3 Keys to Successfully Train for a Marathon

By Anna Rose Johnson
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There is nothing more thrilling than crossing the finish line of a long distance race that you’ve been training hard for. Endorphins are pumping, muscles are burning and that “runner’s high” you hear so much about kicks in. But it is a long time coming to this point. You need to properly train to finish a long distance race without seriously injuring yourself. Staying motivated, training safely and maintaining good nutrition are three key steps you must take before crossing that finish line.

Stay Motivated
Running is a mind game. Staying motivated is the key to keep your training consistent and actually completing your race. Whether motivation comes internally or through being accountable to others, do what works best for you.

Set a Goal – To stay motivated, set a goal and stick with it. If you’re new to running, set a mileage goal, slowly increasing in distance. Not only will slowly increasing your mileage give you the coveted “runner’s high,” you will notice a difference in your overall well-being – the best motivation in our opinion.
Heart Rate Monitor Watch – Proper tools like a heart rate monitor watch will keep you on track and motivate you day to day. Most heart rate monitor watches record and track improvement whether on the watch itself or by transferring data to your computer.
Pre-Register – Another great way to stay focused is to register for a marathon or half-marathon three to four months in the future. By financially committing to a race, you are more likely to actually complete it. Having a deadline is always good motivation.
Support System – Support, either from your family or friends lends to encouragement and a return-and-report mentality. This feeling of accountability will help you get out of bed and complete your long training runs. If you aren’t the self-motivated type, train with a friend. Having a training partner will be a second tier of support and motivation.

Safe Training
Running may be one of the best ways to lose weight and get in shape, but it is also hard on your body. By slowly increasing your distance and adding strength training to your routine, you will safely improve and avoid injury.

Training Program – Pick a training program and stick with it. By choosing a training program you will have a calendar-like map of how much to run each day. With each consecutive week your body will become stronger and faster, allowing you to run farther. Our favorite training plan comes from renowned athlete and runner Hal Higdon. His website has training programs for all ability levels for 5K races to marathons.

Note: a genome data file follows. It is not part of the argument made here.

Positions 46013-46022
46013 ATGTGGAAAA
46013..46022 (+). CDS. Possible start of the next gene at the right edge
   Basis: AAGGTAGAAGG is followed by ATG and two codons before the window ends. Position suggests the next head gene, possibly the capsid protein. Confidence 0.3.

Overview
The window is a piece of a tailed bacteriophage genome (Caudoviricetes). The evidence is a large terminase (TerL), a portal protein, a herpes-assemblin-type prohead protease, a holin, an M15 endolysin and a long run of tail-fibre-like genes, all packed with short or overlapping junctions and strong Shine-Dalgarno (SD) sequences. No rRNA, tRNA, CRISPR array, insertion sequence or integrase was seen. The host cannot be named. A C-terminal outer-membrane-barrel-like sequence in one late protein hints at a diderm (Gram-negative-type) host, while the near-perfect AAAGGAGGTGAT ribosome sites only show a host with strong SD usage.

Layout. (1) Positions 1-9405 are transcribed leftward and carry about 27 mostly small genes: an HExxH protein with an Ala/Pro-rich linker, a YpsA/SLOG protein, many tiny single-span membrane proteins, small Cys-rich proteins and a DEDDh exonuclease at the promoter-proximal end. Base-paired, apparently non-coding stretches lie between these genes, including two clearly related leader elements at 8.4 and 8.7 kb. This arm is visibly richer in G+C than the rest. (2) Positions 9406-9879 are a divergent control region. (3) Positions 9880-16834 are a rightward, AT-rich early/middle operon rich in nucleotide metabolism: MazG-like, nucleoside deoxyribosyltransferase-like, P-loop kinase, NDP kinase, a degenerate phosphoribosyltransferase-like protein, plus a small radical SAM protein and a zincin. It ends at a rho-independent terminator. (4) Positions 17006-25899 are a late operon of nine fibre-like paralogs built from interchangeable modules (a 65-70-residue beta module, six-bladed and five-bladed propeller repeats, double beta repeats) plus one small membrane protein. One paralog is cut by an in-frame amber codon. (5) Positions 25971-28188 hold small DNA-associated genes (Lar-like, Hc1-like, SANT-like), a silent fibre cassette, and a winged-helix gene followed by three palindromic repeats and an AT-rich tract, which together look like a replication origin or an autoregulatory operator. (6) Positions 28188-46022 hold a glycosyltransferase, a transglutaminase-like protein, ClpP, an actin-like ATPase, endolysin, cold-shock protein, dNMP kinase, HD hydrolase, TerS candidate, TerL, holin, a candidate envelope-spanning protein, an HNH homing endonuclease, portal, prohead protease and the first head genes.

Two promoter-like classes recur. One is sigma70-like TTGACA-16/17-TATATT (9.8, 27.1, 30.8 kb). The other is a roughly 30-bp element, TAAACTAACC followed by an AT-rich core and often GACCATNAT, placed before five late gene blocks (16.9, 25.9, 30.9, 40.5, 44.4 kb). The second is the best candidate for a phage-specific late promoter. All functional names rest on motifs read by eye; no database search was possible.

Overdoing It – It is really easy to burn out if you push yourself too hard while training. Implement a heart rate monitor watch into your routine to track your heart rate during different parts of your run. Each heart rate zone means something different for your body. A heart rate monitor watch will help ensure you stay in the appropriate zone.
Road Running – Training safely also means watching out for your physical well-being. Don’t run in areas where you are putting yourself in danger. If running on the road, run on the side facing traffic so you can see oncoming traffic and avoid being side swiped from behind.
Safety in Numbers – Run defensively whether male or female. Ideally one should be able to run whenever and wherever without worry of harm, but this is not the case. Choose a friend to train with or be sure to tell someone where you will be running and for how long. If possible, avoid running alone at night.

Proper Nutrition
Even if weight loss is an intentional reason for marathon training, proper nutrition is still important. The best heart rate monitor watches on the market will track calories burned during your run so you can stop when you’ve reached your goal amount for the day.

Hydration – It is no surprise that water is a necessary element in any athletic training regimen. The human body is composed of more than 60 percent water with the lungs measuring at 90 percent water. Dehydration is a real and dangerous thing. When running, measure how much water weight you lose. A 1-pound drop means you’ve lost 16 ounces of sweat. Each person’s dehydration rate is different, so to prevent excessive loss, drink according to what your body needs.
Carbohydrates and Proteins – Lately fad diets have deemed carbohydrates “bad” and suggest eliminating them from your diet. For a runner, eliminating carbs is unrealistic and, frankly, not smart. Carbohydrates equal energy – energy you need while running. There is a difference between good and bad carbs, so choose wisely. Examples of good carbohydrates and proteins can be found on the USDA’s website. An appropriate balance of each is crucial to proper nutrition while training and in everyday life.

Training for a marathon or any long distance race is difficult yet rewarding. Crossing that finish line means you have accomplished a goal that was a long time in the making. Train safely by using proper tools like a heart rate monitor watch to track your heart rate, pace and calories burned.

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